Home page logo

fulldisclosure logo Full Disclosure mailing list archives

Re: Caching a sniffer
From: "Ian Latter" <Ian.Latter () mq edu au>
Date: Thu, 11 Mar 2004 17:54:24 +1000

While there's no way to be sure-sure ... you can get into your
local LAN segment and send ICMP(/whatever) requests to the
correct L3 address with the wrong L2 address and see if you
get a response; this will show you if hosts/devices are listening
promiscuously (which makes for a good starting point).

Not necessarily?

I thought that depended on the ip stack implementation.

Not sure what you're driving at .. do you mean you can't use the
same test on all stack implementations or that this test just won't 
work on all stack implementations?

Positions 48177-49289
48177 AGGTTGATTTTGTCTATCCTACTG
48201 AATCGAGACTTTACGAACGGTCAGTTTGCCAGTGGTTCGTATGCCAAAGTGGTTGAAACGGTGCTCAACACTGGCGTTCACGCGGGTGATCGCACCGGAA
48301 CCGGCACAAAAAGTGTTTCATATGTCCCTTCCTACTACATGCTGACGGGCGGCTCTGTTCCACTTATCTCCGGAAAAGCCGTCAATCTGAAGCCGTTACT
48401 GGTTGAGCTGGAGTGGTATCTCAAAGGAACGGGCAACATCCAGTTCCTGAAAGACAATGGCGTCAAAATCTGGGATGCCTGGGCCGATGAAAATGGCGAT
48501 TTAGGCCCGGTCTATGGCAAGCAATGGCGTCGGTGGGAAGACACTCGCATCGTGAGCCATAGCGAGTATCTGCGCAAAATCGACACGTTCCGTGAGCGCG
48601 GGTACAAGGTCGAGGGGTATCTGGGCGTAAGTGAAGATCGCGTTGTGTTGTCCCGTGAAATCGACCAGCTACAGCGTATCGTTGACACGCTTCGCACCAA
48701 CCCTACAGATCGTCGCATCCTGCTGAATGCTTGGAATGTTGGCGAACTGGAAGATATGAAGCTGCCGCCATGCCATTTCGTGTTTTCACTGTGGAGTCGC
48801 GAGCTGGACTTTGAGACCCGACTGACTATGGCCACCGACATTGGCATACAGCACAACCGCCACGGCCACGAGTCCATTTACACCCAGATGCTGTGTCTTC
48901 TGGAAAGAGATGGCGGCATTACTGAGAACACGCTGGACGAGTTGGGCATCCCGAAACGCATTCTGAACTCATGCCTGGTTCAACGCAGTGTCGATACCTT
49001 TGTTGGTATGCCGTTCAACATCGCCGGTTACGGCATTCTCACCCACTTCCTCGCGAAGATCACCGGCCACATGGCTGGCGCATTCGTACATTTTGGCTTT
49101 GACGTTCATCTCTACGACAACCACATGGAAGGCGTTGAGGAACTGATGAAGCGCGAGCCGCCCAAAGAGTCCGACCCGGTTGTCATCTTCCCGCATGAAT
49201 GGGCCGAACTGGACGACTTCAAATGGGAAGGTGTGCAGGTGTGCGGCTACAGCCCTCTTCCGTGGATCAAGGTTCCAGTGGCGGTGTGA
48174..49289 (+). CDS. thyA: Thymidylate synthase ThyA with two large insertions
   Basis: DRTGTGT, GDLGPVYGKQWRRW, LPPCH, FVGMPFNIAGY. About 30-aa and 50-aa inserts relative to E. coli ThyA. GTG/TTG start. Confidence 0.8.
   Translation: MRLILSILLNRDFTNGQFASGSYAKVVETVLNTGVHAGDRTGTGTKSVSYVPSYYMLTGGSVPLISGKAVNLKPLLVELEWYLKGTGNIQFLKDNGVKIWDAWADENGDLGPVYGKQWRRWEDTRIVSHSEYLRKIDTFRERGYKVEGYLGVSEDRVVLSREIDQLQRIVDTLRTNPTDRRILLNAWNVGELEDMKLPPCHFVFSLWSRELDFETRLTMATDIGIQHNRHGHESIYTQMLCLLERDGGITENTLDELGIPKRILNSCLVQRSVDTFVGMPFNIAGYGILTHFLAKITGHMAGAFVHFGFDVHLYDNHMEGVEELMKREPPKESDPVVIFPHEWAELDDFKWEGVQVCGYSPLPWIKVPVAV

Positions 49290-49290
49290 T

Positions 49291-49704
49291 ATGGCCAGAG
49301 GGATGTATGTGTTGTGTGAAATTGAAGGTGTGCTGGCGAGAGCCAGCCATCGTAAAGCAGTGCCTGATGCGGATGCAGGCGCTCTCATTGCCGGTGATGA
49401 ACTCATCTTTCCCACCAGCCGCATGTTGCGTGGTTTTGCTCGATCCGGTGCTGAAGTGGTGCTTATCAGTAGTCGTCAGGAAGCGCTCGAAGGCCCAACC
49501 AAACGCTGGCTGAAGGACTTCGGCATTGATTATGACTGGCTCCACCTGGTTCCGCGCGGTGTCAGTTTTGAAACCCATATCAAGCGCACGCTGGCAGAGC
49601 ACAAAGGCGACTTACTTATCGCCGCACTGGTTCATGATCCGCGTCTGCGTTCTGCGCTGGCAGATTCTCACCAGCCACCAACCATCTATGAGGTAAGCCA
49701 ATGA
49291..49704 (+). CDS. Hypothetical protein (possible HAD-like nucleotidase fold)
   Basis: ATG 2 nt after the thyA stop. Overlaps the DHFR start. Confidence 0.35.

One of the links sent through before had a link to a good read 
on the variations of the theme required for three specific 
implementations. From Tim's message you get this link;

In turn, gives you this link;
         _find_sniffers_on_your_local_network.html   [wr-wr-wrapped]

There they discuss NetBSD, Linux and Windows detection.

The assumption that I'm skirting around is that the sniffer is on an
existing host (pc/server/etc) .. and as such its not well prepared 
for the task; ie - that it is capable of being actively probed (that
it will respond).

I think the original post / first response included a reference to a 
site being physically accessed ... I guess that's when good 
physical access controls/records/etc become valuable.

As I said, its a good starting point (better than looking at a wiring
closet and your watch, and working out the latest time you can
order pizza).

Ian Latter
Internet and Networking Security Officer
Macquarie University

Full-Disclosure - We believe in it.
Charter: http://lists.netsys.com/full-disclosure-charter.html

  By Date           By Thread  

Current thread:
[ Nmap | Sec Tools | Mailing Lists | Site News | About/Contact | Advertising | Privacy ]